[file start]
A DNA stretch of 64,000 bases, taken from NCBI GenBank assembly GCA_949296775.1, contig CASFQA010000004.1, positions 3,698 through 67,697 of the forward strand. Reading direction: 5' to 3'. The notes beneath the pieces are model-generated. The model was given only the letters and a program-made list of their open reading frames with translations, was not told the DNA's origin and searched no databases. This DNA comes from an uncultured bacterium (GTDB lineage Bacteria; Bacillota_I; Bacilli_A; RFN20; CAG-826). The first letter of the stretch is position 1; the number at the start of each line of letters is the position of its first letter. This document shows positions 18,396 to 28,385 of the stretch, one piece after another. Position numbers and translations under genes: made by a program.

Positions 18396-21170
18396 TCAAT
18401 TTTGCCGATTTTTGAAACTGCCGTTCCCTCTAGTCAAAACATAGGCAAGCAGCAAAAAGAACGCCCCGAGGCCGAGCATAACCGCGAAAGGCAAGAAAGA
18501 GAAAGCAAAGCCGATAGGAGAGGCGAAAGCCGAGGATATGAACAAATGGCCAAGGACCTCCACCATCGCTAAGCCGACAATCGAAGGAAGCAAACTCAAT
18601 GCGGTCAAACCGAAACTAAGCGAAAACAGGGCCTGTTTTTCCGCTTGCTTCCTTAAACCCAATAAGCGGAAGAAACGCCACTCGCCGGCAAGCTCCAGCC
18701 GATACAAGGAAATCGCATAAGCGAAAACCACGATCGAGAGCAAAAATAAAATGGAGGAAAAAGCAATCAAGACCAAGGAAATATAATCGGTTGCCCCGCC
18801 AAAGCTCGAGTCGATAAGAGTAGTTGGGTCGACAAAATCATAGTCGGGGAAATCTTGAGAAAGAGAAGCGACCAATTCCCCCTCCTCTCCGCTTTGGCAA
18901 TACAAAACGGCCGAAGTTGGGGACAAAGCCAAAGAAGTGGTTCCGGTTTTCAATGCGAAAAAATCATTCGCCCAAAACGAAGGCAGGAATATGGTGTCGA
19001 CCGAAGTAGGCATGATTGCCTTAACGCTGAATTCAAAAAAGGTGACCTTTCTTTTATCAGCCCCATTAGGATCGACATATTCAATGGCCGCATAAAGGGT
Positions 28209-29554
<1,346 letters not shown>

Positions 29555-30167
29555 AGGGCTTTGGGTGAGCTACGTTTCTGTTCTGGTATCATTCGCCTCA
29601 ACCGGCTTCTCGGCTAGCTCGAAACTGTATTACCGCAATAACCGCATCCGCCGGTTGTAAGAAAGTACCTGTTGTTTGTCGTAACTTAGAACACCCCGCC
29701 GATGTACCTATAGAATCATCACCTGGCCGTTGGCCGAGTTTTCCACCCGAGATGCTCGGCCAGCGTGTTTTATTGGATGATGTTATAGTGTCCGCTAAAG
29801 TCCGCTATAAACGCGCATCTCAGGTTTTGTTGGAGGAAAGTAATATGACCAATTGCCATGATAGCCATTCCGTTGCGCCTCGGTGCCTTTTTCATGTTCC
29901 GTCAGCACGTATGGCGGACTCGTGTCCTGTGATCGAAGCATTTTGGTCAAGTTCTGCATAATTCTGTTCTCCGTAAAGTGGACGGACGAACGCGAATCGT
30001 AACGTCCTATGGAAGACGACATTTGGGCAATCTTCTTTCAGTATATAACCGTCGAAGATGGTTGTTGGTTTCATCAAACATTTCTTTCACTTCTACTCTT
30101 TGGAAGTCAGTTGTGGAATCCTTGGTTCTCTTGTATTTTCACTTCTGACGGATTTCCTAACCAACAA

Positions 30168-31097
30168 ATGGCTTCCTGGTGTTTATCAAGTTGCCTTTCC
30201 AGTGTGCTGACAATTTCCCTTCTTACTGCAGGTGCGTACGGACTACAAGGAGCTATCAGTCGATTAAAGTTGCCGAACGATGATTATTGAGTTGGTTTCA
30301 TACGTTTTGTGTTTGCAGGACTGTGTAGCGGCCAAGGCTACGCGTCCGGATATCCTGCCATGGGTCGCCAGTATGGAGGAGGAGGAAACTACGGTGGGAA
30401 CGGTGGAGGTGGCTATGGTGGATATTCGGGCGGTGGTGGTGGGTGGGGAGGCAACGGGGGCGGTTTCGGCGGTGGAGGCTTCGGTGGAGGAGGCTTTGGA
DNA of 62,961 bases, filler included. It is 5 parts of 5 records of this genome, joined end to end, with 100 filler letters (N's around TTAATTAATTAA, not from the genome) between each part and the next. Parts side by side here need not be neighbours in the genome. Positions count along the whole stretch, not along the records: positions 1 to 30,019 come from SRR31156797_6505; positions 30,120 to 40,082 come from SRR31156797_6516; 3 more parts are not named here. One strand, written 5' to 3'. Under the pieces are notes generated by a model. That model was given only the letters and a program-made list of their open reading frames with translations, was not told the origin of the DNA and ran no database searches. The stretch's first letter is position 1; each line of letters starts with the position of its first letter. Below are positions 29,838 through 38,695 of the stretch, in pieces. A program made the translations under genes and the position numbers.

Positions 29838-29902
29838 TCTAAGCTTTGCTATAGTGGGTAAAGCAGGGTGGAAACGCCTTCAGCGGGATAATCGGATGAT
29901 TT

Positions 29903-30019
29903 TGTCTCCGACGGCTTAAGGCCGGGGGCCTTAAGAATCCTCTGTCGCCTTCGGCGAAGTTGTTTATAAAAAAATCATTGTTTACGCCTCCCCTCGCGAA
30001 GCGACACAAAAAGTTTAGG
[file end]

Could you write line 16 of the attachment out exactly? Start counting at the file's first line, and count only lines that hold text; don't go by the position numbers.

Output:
29701 GATGTACCTATAGAATCATCACCTGGCCGTTGGCCGAGTTTTCCACCCGAGATGCTCGGCCAGCGTGTTTTATTGGATGATGTTATAGTGTCCGCTAAAG